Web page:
Seeing is not believing. It’s the other way around.
— Aurora (Geraldine Chaplin)
“Your friends will miss you a lot, Laura.” Watched over by a silhouetted matron, seven-year-old Laura (Mireia Renau) is playing with those friends — adorable, scampering, uniformed orphans — and none has any idea that she’s been adopted and will soon begin a new life. The light is grey, the shadows deep. And as the sounds of children playing give way to an ominous score, the first minutes of The Orphanage (El Orfanato) set up a familiar mix of nostalgia, regret, and dread. Wherever Laura goes, you imagine, her friends will be with her.
It’s not long before you see just how literally this idea will be turned in The Orphanage, Spain’s nominee for the Foreign Language Oscar. The second scene offers up seven-year-old Simón (Roger Príncep), waking from a nightmare and calling for his mommy, Laura grown up to be played by the superb Belén Rueda. As she makes her way to his bedroom, she stumbles over boxes: she and her husband Carlos (Fernando Cayo) have just moved with their son to the same foreboding orphanage on the Costa Verde, fulfilling her lifelong dream and refitting the place as a home for “special children.” Simón is one such child, HIV-positive (though he doesn’t know why he takes his many medicines) and possessed of a vivid imagination. When he arrives at his new home, he has brought with Watson and Pepe, two invisible friends with whom he shares his sleepless first night (“They didn’t sleep a wink,” he reports the next morning). And on his first day at the old orphanage, he finds some more.
Simón meets his new companions in a cave out on the beach — the sounds of waves crashing fading as he wanders deeper and deeper into the darkness. When at last Laura catches up, he’s inviting an unseen someone to visit him at home. Laura’s flashlight reveals nothing but shadows and can’t help but wonder what Simón is up to. The moment marks a rupture in their relationship, a shift premised in Laura’s archetypal fears — of losing her child, herself, and her control. Though she has endured Watson and Pepe, this turn in Simón attitude toward his mother — childishly rebellious in the ways it excludes her and also rejects her own experience — frightens Laura, and so she tries to re-anchor her son in her world. What she can’t (or won’t) know is that her past is gradually overtaking him along with her, to the point that his experience will become hers, however obscured and however malevolent.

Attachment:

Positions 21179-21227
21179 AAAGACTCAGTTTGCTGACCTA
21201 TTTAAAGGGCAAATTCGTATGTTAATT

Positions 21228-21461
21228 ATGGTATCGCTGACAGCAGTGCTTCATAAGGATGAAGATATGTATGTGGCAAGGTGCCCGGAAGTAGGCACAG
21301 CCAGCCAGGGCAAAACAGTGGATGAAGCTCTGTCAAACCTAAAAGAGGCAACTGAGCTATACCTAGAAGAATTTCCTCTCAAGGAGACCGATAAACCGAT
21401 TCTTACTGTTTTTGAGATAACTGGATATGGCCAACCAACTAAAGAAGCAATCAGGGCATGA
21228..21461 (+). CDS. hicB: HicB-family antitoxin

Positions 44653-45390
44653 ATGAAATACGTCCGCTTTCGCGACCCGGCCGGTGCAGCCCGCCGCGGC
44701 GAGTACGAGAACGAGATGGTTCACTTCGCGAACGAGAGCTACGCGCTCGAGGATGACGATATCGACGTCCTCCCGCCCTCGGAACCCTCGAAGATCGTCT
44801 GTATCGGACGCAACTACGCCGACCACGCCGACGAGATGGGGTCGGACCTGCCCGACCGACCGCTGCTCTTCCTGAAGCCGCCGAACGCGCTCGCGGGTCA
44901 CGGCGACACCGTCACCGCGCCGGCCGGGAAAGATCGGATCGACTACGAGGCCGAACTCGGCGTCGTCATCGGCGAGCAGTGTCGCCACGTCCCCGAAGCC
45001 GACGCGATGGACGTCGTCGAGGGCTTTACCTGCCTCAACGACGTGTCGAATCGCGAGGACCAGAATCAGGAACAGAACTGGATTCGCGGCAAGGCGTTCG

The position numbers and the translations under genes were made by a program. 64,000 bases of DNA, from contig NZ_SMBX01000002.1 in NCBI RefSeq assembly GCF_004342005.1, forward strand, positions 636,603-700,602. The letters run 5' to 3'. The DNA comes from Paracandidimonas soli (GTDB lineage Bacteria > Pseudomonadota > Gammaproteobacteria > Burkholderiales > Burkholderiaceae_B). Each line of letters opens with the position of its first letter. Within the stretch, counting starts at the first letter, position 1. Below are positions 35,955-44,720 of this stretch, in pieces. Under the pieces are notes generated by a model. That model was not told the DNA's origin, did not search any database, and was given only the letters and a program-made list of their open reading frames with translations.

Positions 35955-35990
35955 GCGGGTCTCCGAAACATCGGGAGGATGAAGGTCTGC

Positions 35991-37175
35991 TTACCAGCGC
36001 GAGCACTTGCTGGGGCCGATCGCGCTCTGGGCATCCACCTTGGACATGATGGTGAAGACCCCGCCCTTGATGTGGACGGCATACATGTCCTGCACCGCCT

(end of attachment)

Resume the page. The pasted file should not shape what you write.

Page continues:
And yet, she can only see Simón slipping away. Increasingly immersed in her perspective, The Orphanage rehearses some common scary-movie notions: as her maternal sensibility is associated with loss, so her sense of self is associated with the house. Once out of the cave, Simón’s new companions lead him more deeply inside the house, into Laura’s past but also into his own experience, apart from hers. Repeatedly, the film makes the mother and son’s journey into literal adventures through the house. Led on a “treasure hunt” by his new friends, Simón discovers some essential truths that Laura and Carlos have kept hidden, that he’s positive, and oh yes, adopted as well. Simón’s accusations (“You’re not my mother!”) shake Laura, who works hard to maintain her focus on opening up her home for “special children,” despite Simón’s serial traumas, a focus that makes both her and her son vulnerable to the seeming whims of the house, the haunting figures who embody her past and Simón’s future.